Way back in late December 1991, I remember seeing the first trailer for "YIJC" on network TV (U.S.), at the tail end of a broadcast of one of the IJ films. Based on this trailer, I was immediately pulled in and got very pumped about seeing the show. Since this was pre-Internet, all the news/info. I got was in the then-sporadic "Lucasfilm Insider" magazine, which was the pre-cursor to the current "SW Insider". Since there wasn't a lot of new SW news to report at that time, Lucasfilm would devote a lot of space in the mag. to the YIJC.

Flash-forward to Spring 1992 - "Curse of the Jackal" was broadcast on TV, and I was blown away. Though this wasn't the IJ that I was used to, I liked the unusual approach that Lucas took, and enjoyed seeing early 20th century history through YIJ's eyes. It was also obvious that the show had a large budget, since everything seemed to be filmed on location in many foreign countries, something that is almost unheard of for a network T.V. show.

I remember this was one of the few shows I watched where all of the episodes were excellent. I remember especially enjoying the WW I episodes. In fact, I was in college at this time, and the excellent WW I episode where Indy met Siegfried Sassoon and other British soldiers inspired me to write an English paper on World War I soldier poets.

I also enjoyed the very young Indy episodes, especially "British East Africa 1909", where little Indy met T. Roosevelt.

Anyway, I continued watching the show religiously throughout 1992 and 1993, and was frustrated at the constant cancellations and/or time/day changes that it was subjected to. It was especially disappointing since YIJC was definitely better than a lot of other network TV shows, yet it never really found an audience while on TV.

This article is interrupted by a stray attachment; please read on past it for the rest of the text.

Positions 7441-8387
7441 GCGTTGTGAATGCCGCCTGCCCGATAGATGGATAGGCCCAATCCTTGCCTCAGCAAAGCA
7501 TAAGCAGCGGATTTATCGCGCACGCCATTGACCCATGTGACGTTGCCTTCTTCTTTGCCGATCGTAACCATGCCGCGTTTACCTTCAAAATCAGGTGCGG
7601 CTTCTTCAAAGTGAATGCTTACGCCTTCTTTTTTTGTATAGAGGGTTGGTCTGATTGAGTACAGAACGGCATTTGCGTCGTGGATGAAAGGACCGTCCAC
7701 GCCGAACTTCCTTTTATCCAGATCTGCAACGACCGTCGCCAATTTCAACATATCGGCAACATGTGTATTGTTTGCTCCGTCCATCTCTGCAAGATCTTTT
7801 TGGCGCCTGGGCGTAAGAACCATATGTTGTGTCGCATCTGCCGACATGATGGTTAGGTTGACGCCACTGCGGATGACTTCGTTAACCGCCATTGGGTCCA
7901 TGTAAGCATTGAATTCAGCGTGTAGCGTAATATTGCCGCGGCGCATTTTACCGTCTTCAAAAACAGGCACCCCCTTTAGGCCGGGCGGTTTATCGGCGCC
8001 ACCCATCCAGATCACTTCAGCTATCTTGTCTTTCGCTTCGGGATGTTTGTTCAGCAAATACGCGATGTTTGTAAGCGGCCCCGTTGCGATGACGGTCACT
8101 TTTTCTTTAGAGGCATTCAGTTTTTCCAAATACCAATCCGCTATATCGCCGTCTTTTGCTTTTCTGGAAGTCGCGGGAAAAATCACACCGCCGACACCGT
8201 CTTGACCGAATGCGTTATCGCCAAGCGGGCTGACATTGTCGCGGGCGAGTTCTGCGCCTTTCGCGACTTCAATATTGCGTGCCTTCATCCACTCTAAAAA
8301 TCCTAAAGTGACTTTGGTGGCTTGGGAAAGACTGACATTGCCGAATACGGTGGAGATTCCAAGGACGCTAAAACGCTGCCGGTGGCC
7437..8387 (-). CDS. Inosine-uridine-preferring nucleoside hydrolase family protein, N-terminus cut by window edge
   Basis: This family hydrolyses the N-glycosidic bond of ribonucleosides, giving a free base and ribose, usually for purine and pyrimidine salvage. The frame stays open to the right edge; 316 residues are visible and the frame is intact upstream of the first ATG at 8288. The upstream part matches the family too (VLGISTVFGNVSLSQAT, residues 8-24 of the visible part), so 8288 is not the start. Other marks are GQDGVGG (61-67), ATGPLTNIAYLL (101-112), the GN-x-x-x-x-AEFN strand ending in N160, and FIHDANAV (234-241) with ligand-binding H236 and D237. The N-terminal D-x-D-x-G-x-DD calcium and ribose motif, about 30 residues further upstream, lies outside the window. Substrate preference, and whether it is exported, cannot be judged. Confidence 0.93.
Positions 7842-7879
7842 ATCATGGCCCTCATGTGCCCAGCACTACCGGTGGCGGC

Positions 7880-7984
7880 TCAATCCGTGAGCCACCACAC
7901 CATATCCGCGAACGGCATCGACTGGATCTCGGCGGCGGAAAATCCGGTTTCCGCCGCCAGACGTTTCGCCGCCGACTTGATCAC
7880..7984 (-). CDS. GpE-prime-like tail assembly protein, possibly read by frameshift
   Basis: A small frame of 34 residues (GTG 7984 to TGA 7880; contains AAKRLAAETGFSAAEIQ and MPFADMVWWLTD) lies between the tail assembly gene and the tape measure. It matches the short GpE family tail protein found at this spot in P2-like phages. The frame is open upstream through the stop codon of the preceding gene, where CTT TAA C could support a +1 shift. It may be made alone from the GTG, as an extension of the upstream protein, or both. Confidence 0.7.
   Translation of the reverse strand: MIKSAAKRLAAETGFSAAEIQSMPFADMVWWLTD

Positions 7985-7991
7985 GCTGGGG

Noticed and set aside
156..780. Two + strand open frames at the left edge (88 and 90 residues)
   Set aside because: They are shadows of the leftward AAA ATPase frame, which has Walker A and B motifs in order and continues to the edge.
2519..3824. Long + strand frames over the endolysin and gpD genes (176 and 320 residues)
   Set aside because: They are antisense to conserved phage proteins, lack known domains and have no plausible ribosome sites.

In 1994/1995, since I didn't have cable, I had a friend tape the Family channel broadcasts of "Peacock's Eye", "Attack of the Hawkmen", "Travels with Father", and "Hollywood Follies". Though these were great, I was dissapointed that these tele-films were the end of the series.

In the late 1990's/early 2000's, I became aware of the VHS tapes of some of the tele-films, and saw a couple of them. However, when I found out that they would not release the whole series on VHS, I lost interest and didn't watch any more.

Flash-forward to Summer 2007 - it was announced that the entire series would be released on DVD, starting in Fall 2007. Excellent news, especially since I had thought the show would never be released on disc (I credit the release of the new IJ film this May as being the primary reason the YIJC was released on DVD).

When I first saw the DVD's, it brought back memories of seeing the shows for the first time. Especially cool was that some of these episodes were never broadcast in the U.S. (i.e. the Franz Kafka episode, etc.), so I was seeing them for the first time.
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Old 07-21-2013, 05:20 AM   #20
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I watched the show during its initial airings and found it a bit...lacking.

After one or two appearances, I started skipping the Corey Carrier episodes entirely. Too kiddie for me. I had no interest in watching them.

As for SPF....well, I really *wanted* to like those episodes. And some of them were fun. But even the episodes with the most interesting plots suffering from lax pacing and uneven writing.